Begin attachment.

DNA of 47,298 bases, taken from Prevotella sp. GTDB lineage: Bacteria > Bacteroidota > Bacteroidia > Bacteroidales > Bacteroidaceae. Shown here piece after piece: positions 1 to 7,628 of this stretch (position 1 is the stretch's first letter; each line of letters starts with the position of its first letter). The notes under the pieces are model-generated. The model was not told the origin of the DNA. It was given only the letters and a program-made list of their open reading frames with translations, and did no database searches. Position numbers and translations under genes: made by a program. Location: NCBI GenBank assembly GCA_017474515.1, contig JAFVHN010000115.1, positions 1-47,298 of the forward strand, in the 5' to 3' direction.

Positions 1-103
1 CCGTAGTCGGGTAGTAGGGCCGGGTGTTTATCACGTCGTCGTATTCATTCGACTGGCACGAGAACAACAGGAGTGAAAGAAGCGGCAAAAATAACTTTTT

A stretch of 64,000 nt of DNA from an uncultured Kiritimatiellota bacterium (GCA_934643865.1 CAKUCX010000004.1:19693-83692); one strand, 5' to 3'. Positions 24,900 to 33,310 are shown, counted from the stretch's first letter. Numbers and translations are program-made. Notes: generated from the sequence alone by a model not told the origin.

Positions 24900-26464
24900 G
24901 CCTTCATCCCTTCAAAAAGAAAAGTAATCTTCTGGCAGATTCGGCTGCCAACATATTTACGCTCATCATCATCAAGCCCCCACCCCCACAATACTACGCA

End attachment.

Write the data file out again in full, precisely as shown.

DNA of 47,298 bases, taken from Prevotella sp. GTDB lineage: Bacteria > Bacteroidota > Bacteroidia > Bacteroidales > Bacteroidaceae. Shown here piece after piece: positions 1 to 7,628 of this stretch (position 1 is the stretch's first letter; each line of letters starts with the position of its first letter). The notes under the pieces are model-generated. The model was not told the origin of the DNA. It was given only the letters and a program-made list of their open reading frames with translations, and did no database searches. Position numbers and translations under genes: made by a program. Location: NCBI GenBank assembly GCA_017474515.1, contig JAFVHN010000115.1, positions 1-47,298 of the forward strand, in the 5' to 3' direction.

Positions 1-103
1 CCGTAGTCGGGTAGTAGGGCCGGGTGTTTATCACGTCGTCGTATTCATTCGACTGGCACGAGAACAACAGGAGTGAAAGAAGCGGCAAAAATAACTTTTT

A stretch of 64,000 nt of DNA from an uncultured Kiritimatiellota bacterium (GCA_934643865.1 CAKUCX010000004.1:19693-83692); one strand, 5' to 3'. Positions 24,900 to 33,310 are shown, counted from the stretch's first letter. Numbers and translations are program-made. Notes: generated from the sequence alone by a model not told the origin.

Positions 24900-26464
24900 G
24901 CCTTCATCCCTTCAAAAAGAAAAGTAATCTTCTGGCAGATTCGGCTGCCAACATATTTACGCTCATCATCATCAAGCCCCCACCCCCACAATACTACGCA